# AI News, Calculate Column Sum In TensorFlow

## Calculate Column Sum In TensorFlow

In this video, we’re going to do a column sum in TensorFlow using tf.reduce_sum to get the sum of all the elements in the columns of a tensor.

First, let’s create a TensorFlow tensor variable that will hold random numbers between 0 to 10 that are of the data type int32.

We see that it’s a tensor that has the shape of 2x3x4, the data type is int32, and it is a TensorFlow tensor.

Now that we’ve created the TensorFlow variable, it’s time to run the computational graph.

And even though we know the shape of the tensor because we defined it using the initializer initially, let’s check it just in case.

That means it’s two matrices that are three rows by four columns.

Since we want to do a column sum, we’ll have to tell the TensorFlow reduction operation which dimension we want to reduce across.

When we do a column sum, it means that we want to reduce the sum across the rows so that we end up with one row that has the result of the summation down each column, which means that we’ll want to use the second dimension.

However, because Python is 0 indexed, it means that we’ll use the number 1 instead of the number 2.

Let’s now use the tf.reduce_sum operation on our random_int_var_one_ex Python variable across the second dimension.

Let’s now manually do a sum across a few columns to make sure the results make sense.

Finally, we close the TensorFlow session to release the TensorFlow resources used within the session.

That is how you do a column sum in TensorFlow using TensorFlow’s reduce sum operation to get the sum of all the elements in the columns of a tensor.

In this video, we’re going to do a column sum in TensorFlow using tf.reduce_sum to get the sum of all the elements in the columns of a tensor.

First, let’s create a TensorFlow tensor variable that will hold random numbers between 0 to 10 that are of the data type int32.

We see that it’s a tensor that has the shape of 2x3x4, the data type is int32, and it is a TensorFlow tensor.

Now that we’ve created the TensorFlow variable, it’s time to run the computational graph.

And even though we know the shape of the tensor because we defined it using the initializer initially, let’s check it just in case.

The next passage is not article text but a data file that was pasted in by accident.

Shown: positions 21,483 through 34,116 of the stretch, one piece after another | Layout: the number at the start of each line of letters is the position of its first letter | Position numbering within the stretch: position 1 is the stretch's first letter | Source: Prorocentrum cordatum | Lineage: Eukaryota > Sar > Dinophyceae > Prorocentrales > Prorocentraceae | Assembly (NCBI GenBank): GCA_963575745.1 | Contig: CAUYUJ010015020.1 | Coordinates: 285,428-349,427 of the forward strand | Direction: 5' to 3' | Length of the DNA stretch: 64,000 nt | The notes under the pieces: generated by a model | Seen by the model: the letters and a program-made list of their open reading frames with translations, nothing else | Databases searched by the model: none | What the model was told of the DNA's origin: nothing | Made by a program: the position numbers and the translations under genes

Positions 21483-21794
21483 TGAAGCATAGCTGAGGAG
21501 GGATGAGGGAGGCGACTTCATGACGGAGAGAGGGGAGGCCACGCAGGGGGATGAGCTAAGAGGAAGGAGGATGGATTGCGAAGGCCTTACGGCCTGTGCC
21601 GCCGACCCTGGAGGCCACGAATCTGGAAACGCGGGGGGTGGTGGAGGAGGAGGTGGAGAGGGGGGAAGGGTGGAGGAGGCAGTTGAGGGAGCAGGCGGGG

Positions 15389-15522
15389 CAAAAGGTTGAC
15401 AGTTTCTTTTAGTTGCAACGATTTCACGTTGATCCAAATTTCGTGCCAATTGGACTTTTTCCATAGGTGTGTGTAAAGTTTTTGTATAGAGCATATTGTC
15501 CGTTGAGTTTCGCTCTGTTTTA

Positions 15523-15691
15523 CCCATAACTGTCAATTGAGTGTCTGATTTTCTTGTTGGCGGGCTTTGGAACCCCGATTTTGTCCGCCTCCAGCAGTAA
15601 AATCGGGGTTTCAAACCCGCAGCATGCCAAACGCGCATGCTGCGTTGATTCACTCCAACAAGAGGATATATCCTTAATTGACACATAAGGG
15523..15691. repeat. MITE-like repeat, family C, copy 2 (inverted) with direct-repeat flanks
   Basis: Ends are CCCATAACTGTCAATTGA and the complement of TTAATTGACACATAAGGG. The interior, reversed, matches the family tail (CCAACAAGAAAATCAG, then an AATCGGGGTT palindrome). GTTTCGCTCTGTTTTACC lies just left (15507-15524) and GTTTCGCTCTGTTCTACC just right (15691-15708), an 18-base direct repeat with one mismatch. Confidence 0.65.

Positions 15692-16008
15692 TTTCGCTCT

That means it’s two matrices that are three rows by four columns.

Since we want to do a column sum, we’ll have to tell the TensorFlow reduction operation which dimension we want to reduce across.

When we do a column sum, it means that we want to reduce the sum across the rows so that we end up with one row that has the result of the summation down each column, which means that we’ll want to use the second dimension.

However, because Python is 0 indexed, it means that we’ll use the number 1 instead of the number 2.

Let’s now use the tf.reduce_sum operation on our random_int_var_one_ex Python variable across the second dimension.

Let’s now manually do a sum across a few columns to make sure the results make sense.

That is how you do a column sum in TensorFlow using TensorFlow’s reduce sum operation to get the sum of all the elements in the columns of a tensor.

## Detecting fake banknotes using TensorFlow

When using neural network and deep learning-based systems, it’s usually a good idea to standardise our data.

We don’t need to standardise the Class attribute, so let’s create a separate dataframe to store the other features.

Next, let’s fit a StandardScaler object from the Scikit-learn library on the independent variables and store the transformed data in a new dataframe called scaled_features.

Now that we have our independent and dependent variables, let’s use Scikit-learn’s train_test_split to split our data into a training and a test set.

A high rate means that the network changes its mind more quickly, and a lower rate means that it is reluctant to change.

We will be using batch learning, and a batch size of 100 means that we will update our weights using back-propagation after every 100 predictions.

This includes the number of nodes for each layer in our model (namely the input layer, the hidden layer(s), and the output layer).

Our network will have 3 layers (2 hidden layers and an output layer, excluding the input layer).

## Not another MNIST tutorial with TensorFlow

Check out the tutorial session 'Getting up and running with TensorFlow' at the AI Conference in New York City, April 29 to May 2, 2018. Hurry—early price ends March 16.